A backward elimination method begins with the full m-terms of a general kth order polynomial. The r'-term polynomial function is found by incrementally decreasing the number of terms in the polynomial from m to r' by the following rule. At each step the consequences of removing each term by itself are considered by calculating the resulting error between the training data and the polynomial function based upon an error criteria such as sum-squared error. The term that, when removed, increases the error the least, is removed from the polynomial function. This process is iteratively continued until only r' terms are in the polynomial function.
A forward selection method begins with no terms. The r'-term polynomial function is found by incrementally increasing the number of the terms from 1 to r' by the following rule. At each step, the consequences of adding each term by itself are considered by calculating the resulting error between the training I/O data and the polynomial function based upon an error criteria such as sum-squared error. The term that, when added, decreases the error the most, is added to the polynomial function. This process is iteratively continued until r' terms are in the polynomial function.
A stepwise selection method uses a combination of forward selection and backward elimination methods to determine an r'-term trial polynomial. An initial r'-term polynomial is selected using another regression subsets technique such as backward elimination or forward selection. The r'term polynomial is refined by alternatively performing forward selection and backward elimination to selectively add and remove terms to the polynomial. If the same term or terms are being iteratively added and removed, then the method ends.
Optimal regression subsets methods guarantee that the r'-term polynomial function which is generated provides the minimum error between the training data and the polynomial function, based upon a performance index such as sum-squared error. One such optimal regression subsets techniques is an exhaustive approach which forms and compares all r'-term subsets to determine the subset with the minimum error. A less computationally intensive approach is presented by Furnival & Wilson in "Regression by Leaps and Bounds," Technometrics, Vol. 16, No. 4, November 1974, hereby incorporated by reference. This leaps and bounds methodology allows the optimum r'-term polynomial to be found based on an evaluation of less than all of the r'-term subsets.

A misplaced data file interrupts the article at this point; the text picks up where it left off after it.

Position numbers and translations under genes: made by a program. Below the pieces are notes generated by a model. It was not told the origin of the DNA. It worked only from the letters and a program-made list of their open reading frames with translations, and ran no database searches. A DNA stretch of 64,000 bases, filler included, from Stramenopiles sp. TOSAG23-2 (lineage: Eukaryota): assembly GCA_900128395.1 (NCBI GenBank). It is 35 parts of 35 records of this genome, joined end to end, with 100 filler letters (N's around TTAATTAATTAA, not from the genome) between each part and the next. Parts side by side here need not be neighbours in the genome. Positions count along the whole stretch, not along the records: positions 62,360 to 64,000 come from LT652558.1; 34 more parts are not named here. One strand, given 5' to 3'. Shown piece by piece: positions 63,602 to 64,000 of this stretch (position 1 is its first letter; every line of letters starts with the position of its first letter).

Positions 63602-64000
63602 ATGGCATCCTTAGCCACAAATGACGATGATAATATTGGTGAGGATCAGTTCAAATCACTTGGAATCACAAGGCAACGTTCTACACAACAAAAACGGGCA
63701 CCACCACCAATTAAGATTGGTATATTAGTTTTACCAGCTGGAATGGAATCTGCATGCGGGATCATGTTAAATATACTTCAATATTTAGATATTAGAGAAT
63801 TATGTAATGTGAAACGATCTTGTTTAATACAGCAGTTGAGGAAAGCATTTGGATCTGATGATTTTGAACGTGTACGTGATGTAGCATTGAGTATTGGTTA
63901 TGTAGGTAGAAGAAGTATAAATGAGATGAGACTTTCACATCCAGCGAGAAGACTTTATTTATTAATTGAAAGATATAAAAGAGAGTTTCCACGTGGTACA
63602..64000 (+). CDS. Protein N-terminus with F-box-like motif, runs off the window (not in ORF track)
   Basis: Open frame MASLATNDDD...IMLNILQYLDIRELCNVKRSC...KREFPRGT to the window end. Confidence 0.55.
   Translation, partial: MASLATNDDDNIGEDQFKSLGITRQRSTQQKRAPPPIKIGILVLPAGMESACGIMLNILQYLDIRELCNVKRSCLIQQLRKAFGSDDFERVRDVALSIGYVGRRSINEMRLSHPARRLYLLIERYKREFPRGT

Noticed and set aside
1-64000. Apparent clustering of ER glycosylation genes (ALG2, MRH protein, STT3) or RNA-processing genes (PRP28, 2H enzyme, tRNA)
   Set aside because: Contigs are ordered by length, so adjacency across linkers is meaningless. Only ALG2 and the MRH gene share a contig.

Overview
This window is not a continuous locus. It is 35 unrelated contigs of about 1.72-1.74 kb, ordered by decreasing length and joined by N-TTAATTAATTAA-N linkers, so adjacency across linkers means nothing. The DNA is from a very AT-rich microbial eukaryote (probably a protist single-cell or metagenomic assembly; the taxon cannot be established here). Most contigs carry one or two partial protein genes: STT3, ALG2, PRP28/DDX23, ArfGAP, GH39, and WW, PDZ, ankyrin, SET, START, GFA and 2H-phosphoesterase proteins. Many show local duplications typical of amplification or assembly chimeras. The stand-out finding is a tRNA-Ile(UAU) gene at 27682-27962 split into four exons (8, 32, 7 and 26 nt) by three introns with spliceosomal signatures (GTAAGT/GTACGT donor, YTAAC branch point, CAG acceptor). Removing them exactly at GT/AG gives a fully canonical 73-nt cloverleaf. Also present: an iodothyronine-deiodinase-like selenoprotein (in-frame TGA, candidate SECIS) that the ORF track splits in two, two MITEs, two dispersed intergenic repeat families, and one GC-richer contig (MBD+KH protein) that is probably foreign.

FIG. 3 shows flowchart representation of a method for determining a coefficient for each term in the polynomial function in accordance with a preferred embodiment of the present invention. First, regarding step 52, the number of training data values is compared with the number of terms, r', in the polynomial function. Regarding decision step 54, if the number of training data values equal the number of polynomial terms, the procedure goes to step 56 which indicates that a matrix inversion technique is used to solve for the value of each coefficient. If, on the other hand, the number of training data values is not equal to the number of coefficients, the procedure goes to step 58, which indicates that a least squares estimation technique is used to solve for the value of each coefficient.
While a preferred embodiment is described herein, one with ordinary skill-in-the-art will recognize that other curve fitting techniques, for example, extended least squares, pseudo-inverse, Kalman filtering, maximum likelihood, Bayesian estimation, polynomial splines, and like techniques, could be used to fit the system polynomial to the training data.